Sportsbooks in NJ by 2013? Professor I. Nelson Rose's take
Professor I. Nelson Rose of GamblingAndTheLaw.com joins SBR to discuss the possibility of Atlantic City casinos accepting sports betting wagers by New Jersey's proposed date of January 9th, 2013. During his interview with SBR's Natalie Rydström, Professor Rose also expands on potential political motives for outspoken NJ Gov. Chris Christie.
NJ State Senator Raymond Lesniak expressed confidence during his interview with SBR
that New Jersey's plans would not be halted by the lawsuit filed by the four major pro sports leagues and the NCAA, citing Nevada accepting sports wagers without causing damages to the sports leagues. Professor Rose has a slightly different take and illustrates a point not mentioned by the Senator.
"One of the arguments they will raise that Senator Lesniak didn't address is what happens if New Jersey starts taking bets and then a court later declares it's illegal - what happens to the winnings and losses? That's what the NFL did that prevented Delaware from starting heads-up sports betting."
Delaware does have an exemption under federal statute The Professional And Amateur Sports Protection Act ("PASPA") of 1992, as it is one of the four states along with Nevada, Oregon, and Montana that are able to accept sports wagers. Delaware sportsbooks are able to accept parlay style wagering on sports events.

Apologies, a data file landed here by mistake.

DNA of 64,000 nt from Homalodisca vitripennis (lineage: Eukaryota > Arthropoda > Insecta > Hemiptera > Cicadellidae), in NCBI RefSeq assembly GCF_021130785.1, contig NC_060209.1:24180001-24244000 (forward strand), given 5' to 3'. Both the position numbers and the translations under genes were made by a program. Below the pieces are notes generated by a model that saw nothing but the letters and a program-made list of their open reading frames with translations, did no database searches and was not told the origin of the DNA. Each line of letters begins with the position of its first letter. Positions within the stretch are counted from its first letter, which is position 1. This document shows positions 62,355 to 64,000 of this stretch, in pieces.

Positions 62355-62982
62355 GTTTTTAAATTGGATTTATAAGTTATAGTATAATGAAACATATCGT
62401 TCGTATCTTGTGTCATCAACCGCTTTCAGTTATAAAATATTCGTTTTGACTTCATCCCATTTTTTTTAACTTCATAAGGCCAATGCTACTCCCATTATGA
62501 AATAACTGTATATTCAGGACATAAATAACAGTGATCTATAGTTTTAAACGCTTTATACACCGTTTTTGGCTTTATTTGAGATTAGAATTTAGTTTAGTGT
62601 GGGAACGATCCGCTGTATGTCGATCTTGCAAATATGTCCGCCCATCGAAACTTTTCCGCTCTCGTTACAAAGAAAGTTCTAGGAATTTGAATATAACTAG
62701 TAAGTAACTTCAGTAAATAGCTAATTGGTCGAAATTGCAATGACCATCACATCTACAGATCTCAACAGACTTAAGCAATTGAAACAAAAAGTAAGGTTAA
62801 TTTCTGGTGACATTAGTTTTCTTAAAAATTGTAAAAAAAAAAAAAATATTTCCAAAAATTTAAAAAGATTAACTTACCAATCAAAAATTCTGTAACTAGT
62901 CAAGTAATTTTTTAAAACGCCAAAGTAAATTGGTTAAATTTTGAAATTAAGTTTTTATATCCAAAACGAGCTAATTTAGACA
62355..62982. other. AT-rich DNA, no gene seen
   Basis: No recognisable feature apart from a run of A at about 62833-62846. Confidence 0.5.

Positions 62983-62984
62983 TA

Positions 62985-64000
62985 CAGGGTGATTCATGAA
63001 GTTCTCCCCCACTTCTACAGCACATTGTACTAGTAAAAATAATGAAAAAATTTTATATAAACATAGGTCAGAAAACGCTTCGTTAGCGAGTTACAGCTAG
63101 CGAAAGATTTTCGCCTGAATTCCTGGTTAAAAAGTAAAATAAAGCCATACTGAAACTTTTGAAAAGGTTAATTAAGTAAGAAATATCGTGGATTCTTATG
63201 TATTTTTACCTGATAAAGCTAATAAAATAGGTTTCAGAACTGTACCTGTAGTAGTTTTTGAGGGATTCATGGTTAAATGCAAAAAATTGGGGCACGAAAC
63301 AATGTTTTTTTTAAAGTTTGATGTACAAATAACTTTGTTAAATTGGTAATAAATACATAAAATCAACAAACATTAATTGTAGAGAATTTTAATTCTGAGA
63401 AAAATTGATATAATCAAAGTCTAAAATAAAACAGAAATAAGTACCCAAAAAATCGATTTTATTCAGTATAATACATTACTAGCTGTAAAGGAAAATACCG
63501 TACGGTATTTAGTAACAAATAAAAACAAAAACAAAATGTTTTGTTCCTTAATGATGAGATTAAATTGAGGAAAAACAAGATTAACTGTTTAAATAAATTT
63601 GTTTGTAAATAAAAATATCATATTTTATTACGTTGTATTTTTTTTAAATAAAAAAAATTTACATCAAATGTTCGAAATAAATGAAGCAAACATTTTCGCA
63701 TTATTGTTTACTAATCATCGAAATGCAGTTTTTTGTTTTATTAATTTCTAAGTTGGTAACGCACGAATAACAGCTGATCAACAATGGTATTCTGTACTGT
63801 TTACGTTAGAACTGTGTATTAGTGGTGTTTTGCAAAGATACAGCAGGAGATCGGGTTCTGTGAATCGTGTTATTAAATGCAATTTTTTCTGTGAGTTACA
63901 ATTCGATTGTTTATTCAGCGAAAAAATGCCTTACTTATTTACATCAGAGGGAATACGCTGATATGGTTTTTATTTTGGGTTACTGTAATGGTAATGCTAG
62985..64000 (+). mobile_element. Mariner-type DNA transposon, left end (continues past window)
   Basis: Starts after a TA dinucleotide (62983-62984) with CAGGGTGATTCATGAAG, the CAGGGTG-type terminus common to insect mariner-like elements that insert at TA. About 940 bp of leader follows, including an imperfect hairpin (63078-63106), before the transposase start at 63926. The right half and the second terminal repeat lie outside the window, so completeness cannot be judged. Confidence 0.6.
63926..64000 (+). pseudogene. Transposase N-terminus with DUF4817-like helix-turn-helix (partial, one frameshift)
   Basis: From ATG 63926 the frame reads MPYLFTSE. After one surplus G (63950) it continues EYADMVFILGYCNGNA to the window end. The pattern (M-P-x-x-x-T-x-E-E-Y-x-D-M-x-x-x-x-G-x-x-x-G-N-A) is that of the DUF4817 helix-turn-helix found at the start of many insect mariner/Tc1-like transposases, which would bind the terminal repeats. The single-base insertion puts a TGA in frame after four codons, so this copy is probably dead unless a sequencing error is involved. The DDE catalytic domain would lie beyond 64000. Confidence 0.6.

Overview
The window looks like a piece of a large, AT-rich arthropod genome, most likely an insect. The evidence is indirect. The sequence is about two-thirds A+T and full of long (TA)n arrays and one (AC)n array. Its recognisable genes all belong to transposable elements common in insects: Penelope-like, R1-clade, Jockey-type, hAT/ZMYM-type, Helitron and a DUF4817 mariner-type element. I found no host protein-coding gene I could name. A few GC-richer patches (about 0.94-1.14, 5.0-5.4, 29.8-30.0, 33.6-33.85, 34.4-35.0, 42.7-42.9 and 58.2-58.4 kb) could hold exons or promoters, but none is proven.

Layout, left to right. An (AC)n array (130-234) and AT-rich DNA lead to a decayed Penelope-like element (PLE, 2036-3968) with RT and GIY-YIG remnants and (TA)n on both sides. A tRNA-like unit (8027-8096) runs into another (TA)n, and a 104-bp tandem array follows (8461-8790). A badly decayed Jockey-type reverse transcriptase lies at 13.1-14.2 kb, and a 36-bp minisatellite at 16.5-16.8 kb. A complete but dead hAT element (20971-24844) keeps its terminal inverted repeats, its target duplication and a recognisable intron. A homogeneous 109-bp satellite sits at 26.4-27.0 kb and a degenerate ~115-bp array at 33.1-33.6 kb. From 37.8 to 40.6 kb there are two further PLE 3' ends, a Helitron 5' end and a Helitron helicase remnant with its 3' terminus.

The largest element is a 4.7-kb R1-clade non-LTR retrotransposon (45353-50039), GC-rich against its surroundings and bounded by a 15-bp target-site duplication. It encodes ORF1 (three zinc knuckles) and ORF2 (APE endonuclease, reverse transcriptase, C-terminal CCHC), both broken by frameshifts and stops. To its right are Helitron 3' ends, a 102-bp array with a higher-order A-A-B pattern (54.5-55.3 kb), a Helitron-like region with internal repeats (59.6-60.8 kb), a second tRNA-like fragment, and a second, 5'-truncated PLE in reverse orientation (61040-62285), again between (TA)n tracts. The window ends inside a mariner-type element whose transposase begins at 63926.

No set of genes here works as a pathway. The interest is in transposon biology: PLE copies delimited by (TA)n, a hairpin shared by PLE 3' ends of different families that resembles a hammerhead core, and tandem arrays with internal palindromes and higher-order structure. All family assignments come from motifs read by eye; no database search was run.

Professor Rose commented on the possibility that Governor Chris Christie is spearheading this sports betting push to bolster his image as a fearless politician, perhaps scoring points among Republicans ahead of the 2016 US Presidential election.
"Gambling is seen as a painless tax, a way to raise money without raising taxes, and that helps him a lot, and standing up (to unions), having the reputation of somewhat as a bully. That helps his image also," said Professor Rose.
Professor Rose believes that should New Jersey be successful in offering sports betting in their casinos by 2013 that other states could follow suit, though the possibility of criminal charges would be a major deterrent until the smoke clears in Atlantic City.
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